On Wed, May 2, 2012 at 11:42 PM, Tom Lane <tgl(at)sss(dot)pgh(dot)pa(dot)us> wrote:
> Robert Haas <robertmhaas(at)gmail(dot)com> writes:
>> ... It seems unlikely to cause any real
>> problem if WAL writer takes a couple seconds to get with the program
>> after a long period of inactivity; note that an async commit will kick
>> it anyway, and a sync commit will probably half to flush WAL whether
>> the WAL writer wakes up or not.
> That's a good point. What about only kicking the WAL writer in code
> paths where a backend found itself having to write/flush WAL for itself?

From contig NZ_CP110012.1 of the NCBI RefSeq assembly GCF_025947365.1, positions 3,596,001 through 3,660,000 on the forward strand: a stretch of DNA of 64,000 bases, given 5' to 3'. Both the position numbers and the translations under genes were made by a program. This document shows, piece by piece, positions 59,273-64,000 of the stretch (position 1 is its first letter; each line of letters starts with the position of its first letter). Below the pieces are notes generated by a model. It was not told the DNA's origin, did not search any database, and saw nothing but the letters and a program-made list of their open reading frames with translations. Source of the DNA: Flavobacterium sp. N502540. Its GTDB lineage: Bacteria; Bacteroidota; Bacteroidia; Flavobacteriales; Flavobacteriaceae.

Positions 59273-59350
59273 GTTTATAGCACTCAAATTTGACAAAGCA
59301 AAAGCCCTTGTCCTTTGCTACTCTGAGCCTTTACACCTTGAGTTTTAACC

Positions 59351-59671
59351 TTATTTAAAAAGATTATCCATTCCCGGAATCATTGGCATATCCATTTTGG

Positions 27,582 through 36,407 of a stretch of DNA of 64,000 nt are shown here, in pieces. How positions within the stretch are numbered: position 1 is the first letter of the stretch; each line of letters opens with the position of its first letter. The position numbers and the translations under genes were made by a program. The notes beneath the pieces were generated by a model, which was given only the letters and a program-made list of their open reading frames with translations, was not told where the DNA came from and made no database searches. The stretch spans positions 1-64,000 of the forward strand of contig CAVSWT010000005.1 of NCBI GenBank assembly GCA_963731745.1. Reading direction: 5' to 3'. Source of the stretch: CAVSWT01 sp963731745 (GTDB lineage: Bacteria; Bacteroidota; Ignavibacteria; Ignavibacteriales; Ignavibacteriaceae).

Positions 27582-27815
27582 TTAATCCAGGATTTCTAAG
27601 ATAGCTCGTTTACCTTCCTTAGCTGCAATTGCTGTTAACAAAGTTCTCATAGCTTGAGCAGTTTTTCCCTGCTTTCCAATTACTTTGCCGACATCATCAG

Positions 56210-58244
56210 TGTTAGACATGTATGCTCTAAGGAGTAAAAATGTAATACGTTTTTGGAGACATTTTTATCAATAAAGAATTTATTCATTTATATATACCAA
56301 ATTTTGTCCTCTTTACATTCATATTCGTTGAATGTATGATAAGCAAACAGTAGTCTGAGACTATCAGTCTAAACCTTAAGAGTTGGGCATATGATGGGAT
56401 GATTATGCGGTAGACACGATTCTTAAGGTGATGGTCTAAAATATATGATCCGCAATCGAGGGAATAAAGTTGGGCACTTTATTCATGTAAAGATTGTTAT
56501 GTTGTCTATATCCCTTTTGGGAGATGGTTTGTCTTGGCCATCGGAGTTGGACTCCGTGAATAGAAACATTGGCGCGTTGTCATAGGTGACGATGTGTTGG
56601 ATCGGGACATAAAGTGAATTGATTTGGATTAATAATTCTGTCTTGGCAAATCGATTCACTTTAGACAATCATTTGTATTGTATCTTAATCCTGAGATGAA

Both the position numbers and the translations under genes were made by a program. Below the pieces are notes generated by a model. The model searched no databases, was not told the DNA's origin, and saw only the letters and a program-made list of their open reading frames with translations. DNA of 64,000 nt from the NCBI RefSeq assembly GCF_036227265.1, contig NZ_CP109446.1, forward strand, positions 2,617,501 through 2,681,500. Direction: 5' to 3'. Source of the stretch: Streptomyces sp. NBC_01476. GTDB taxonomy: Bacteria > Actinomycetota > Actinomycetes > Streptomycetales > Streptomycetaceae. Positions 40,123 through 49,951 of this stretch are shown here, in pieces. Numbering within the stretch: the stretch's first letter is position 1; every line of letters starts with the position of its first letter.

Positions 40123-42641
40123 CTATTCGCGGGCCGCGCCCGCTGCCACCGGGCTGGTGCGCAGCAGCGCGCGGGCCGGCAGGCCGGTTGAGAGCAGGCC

> The added overhead is very surely negligible in such a situation.
Yeah, I think that would make sense, though I'd probably still argue
for a hibernation period not quite so long as ten seconds. Actually,
what I'd really like is for this to be adaptive: if we find that
there's no WAL to write, increase the time until the next wakeup by 10
ms until we hit the maximum of, say, 3 seconds. If we find that there
is WAL to write, cut the time until the next wakeup in half until we
hit a minimum of, say, 20ms. And, if we're forced to write/flush WAL
ourselves, or we async commit, kick the WAL writer in the pants and
wake him up right away. That way we're willing to get
super-aggressive when needed, but we don't stay there very long once
the pounding ends. Also, we avoid having a hard "cut" between regular
sleeps and deep hibernation; instead, we kind of gradually drift off.
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